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Author Topic: Oriental/Eastern dilemma  (Read 4260 times) Average Rating: 0
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narrowpathplease
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« on: July 23, 2007, 04:02:34 AM »

My local Orthodox Church (the only one for miles around) is British Orthodox, which is Coptic. Personally, I'm content with the explanation that Christ had two natures stopping just there. It helps explain some of the difficult concepts in the New Testament, even if not explicitly referred to in Scripture. If I had to choose further theory it would be the Eastern one, because I can get my head around it somewhat more easily, but I don't see why the argument is worth all the accusations of heresy. Surely if a belief were necessary or advantageous for salvation it would at least be mentioned in the Scriptures? The most important concepts are mentioned repeatedly. This issue does not seem to be addressed at all, so why won't the Eastern Church recognise Oriental Saints, and why do they call us heretics? Sad I thought a marker of Orthodoxy was supposed to be reluctance to try to dogmatically define the inconceivable? Do Eastern churches even recognise Oriental sacraments?  Orthodoxinfo.com refuses even to call us Orthodox.

What I most want to know is, would I have to choose one of them to conclusively believe in before either would receive me? Because I cannot honestly claim to have an firm opinion about the matter.
« Last Edit: July 23, 2007, 04:06:29 AM by narrowpathplease » Logged
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« Reply #1 on: July 23, 2007, 05:57:01 AM »

Dear narrowpathplease,

I encourage you to visit the BOC website and to apply for entrance to their forum. One point that Abouna Gregory Tillet (who is a participant there and a BOC priest here in Sydney) has consistently made in response to sentiments similar those expressed by you above is that the approach of seeking legitimacy from outside is a fundamentally Western approach that shouldn't concern us (although it does unfortunately infect some Orthodox from time to time). We do not need a certificate of approval from the EO nor do they need one from us.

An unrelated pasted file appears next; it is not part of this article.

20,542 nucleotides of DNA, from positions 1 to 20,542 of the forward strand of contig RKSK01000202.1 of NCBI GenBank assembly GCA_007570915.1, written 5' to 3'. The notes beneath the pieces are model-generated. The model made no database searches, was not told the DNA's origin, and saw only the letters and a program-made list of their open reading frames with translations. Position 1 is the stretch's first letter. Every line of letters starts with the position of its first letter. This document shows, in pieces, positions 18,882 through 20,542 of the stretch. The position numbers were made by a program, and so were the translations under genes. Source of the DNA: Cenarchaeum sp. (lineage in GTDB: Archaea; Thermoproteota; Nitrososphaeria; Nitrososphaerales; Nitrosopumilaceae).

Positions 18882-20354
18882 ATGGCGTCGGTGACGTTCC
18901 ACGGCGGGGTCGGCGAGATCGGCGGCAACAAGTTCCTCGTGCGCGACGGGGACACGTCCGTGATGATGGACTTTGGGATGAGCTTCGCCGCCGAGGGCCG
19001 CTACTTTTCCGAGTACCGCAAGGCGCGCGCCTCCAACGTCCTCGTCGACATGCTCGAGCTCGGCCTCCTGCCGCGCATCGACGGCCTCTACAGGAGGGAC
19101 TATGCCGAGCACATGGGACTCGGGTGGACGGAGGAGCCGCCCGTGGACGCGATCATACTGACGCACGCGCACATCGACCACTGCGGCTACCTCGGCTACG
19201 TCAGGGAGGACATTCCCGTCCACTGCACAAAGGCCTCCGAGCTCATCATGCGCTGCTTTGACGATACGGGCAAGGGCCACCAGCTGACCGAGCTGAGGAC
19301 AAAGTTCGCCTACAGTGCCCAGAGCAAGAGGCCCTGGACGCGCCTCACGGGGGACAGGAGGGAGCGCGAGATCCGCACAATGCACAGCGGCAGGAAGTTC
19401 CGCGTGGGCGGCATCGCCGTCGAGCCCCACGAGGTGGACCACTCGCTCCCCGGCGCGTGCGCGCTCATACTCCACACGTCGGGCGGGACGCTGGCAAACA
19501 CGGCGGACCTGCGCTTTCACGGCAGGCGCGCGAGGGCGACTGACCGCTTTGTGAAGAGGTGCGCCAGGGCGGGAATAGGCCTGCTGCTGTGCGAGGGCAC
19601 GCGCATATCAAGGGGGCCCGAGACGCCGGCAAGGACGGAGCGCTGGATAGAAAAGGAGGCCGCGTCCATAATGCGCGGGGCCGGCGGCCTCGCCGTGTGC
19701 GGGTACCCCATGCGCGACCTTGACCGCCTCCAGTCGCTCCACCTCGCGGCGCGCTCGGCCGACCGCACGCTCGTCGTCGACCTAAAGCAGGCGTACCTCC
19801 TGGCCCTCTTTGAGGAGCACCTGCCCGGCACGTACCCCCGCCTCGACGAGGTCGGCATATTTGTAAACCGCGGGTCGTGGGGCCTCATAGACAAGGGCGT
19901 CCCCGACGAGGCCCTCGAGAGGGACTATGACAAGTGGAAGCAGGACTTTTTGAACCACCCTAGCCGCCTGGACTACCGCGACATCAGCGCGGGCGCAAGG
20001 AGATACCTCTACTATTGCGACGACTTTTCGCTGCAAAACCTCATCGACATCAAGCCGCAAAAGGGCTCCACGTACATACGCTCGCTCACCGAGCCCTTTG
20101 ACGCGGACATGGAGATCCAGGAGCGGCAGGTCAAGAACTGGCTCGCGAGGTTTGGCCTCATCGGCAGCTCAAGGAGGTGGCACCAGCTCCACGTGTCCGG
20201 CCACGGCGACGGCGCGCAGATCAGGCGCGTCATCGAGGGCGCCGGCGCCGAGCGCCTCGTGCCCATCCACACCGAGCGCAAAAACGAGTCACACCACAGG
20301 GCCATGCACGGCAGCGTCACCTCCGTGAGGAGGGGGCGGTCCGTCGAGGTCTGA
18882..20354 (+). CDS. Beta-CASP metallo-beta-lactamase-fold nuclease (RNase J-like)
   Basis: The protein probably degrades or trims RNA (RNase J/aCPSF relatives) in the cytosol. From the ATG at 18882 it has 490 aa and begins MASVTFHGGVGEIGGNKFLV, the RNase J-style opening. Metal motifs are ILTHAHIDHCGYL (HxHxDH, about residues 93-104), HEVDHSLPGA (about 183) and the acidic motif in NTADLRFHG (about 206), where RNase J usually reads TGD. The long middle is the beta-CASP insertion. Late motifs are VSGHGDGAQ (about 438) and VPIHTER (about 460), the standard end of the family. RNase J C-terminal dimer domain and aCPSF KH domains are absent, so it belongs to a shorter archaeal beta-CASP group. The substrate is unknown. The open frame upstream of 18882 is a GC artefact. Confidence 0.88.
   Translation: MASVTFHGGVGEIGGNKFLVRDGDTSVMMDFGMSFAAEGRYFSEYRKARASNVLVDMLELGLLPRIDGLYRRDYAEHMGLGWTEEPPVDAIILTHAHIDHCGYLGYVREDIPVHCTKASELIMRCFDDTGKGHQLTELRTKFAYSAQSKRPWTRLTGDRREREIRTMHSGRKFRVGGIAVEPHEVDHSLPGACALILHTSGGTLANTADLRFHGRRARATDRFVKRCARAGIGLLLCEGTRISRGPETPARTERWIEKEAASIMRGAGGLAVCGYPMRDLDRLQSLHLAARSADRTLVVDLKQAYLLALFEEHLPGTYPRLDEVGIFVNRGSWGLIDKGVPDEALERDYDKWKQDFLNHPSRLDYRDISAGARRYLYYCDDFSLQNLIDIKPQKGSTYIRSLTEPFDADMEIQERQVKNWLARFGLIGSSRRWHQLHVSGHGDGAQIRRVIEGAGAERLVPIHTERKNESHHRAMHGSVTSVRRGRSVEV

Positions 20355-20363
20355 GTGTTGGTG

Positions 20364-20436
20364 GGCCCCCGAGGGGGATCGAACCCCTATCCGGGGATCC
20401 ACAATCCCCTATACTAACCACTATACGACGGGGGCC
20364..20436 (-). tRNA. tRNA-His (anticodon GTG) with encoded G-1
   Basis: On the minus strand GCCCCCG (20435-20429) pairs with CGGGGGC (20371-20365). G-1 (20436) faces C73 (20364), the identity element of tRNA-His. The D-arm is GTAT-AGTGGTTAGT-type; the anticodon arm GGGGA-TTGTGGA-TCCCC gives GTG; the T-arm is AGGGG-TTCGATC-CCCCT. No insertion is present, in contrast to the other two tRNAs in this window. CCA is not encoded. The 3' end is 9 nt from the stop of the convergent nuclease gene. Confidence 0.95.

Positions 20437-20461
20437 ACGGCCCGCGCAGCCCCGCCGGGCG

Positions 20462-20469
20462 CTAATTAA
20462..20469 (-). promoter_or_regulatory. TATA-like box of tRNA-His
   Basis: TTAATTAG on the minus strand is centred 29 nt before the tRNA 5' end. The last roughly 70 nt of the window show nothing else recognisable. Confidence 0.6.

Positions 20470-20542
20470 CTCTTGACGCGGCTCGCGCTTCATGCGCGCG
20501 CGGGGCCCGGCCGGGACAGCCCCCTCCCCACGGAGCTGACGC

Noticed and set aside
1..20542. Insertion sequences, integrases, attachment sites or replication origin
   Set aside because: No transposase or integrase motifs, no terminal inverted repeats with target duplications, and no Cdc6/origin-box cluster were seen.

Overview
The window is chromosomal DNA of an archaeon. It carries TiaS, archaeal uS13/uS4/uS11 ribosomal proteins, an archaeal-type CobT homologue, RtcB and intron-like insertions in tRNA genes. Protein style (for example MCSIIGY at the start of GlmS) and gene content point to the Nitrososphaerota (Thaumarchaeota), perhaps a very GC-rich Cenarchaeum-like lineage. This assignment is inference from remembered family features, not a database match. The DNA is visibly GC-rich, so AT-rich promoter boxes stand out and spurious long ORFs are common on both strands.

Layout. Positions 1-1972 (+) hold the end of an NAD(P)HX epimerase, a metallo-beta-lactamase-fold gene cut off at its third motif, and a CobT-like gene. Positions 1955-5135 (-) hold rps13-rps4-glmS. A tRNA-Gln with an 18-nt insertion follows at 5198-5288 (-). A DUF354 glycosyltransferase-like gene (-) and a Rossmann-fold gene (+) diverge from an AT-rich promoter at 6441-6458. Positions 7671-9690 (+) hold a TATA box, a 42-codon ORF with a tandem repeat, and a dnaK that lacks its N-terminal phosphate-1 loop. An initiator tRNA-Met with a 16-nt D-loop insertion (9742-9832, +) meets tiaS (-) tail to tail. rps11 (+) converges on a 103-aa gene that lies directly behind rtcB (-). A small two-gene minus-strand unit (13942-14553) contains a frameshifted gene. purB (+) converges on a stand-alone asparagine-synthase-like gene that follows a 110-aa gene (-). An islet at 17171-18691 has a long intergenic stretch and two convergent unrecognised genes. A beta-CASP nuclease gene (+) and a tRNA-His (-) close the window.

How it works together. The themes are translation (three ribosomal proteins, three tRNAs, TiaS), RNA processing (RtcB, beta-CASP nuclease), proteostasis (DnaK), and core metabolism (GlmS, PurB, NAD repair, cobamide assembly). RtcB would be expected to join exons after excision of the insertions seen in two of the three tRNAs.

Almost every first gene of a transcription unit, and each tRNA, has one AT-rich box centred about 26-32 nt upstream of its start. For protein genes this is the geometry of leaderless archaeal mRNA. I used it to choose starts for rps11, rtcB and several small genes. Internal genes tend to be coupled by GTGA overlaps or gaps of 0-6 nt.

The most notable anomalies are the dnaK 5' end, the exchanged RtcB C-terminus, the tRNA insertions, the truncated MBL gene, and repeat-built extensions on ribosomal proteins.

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« Reply #2 on: July 23, 2007, 06:51:33 AM »

Thank you, I may join that forum when I have some money. Tongue

We may not need approval from without, what concerns me primarily is approval from within. Must you affirm whole-hearted agreement with the Coptic doctrine to be received by Copts, and likewise the Eastern doctrine? Even if that's not a problem, if you ever find yourself with only Eastern churches around in the future, will they allow you Communion or require that you be baptised again? Huh
« Last Edit: July 23, 2007, 06:52:01 AM by narrowpathplease » Logged
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« Reply #3 on: July 23, 2007, 08:14:59 AM »

What a difficult question. It seems that divisions really haunt us, chase us, appear suddenly out of the blue, and hamper our spiritual progress. If I returned to Ukraine right now, I would be in a similar situation. I would want to go to a Ukrainian Orthodox Church (Kyiv Patriarchy) parish, and of course I would immediately hear lots of voices both from without and from within, "hey, what are you doing, don't you know that they are schismatics, self-proclaimed, not in eucharistic unity with the Orthodox world!"

From everything I read and heard, I can say that Copts are certainly an authenic, ancient, disciplined, beautiful community of Christian faith. I am not a theologian, so I might miss something, but to my un-educated mind the only reason why they are not always and universally considered Orthodox is that they have not completely recognized (or "received") all of the doctrinal documents of the Ecumenical Counsil of Chalcedon. If I understand correctly, there exists an ongoing dialogue between them and the Orthodox "mainstream." Maybe you could benefit from reading some of this dialogue - even here, on this forum, in the relevant section about Oriental churches.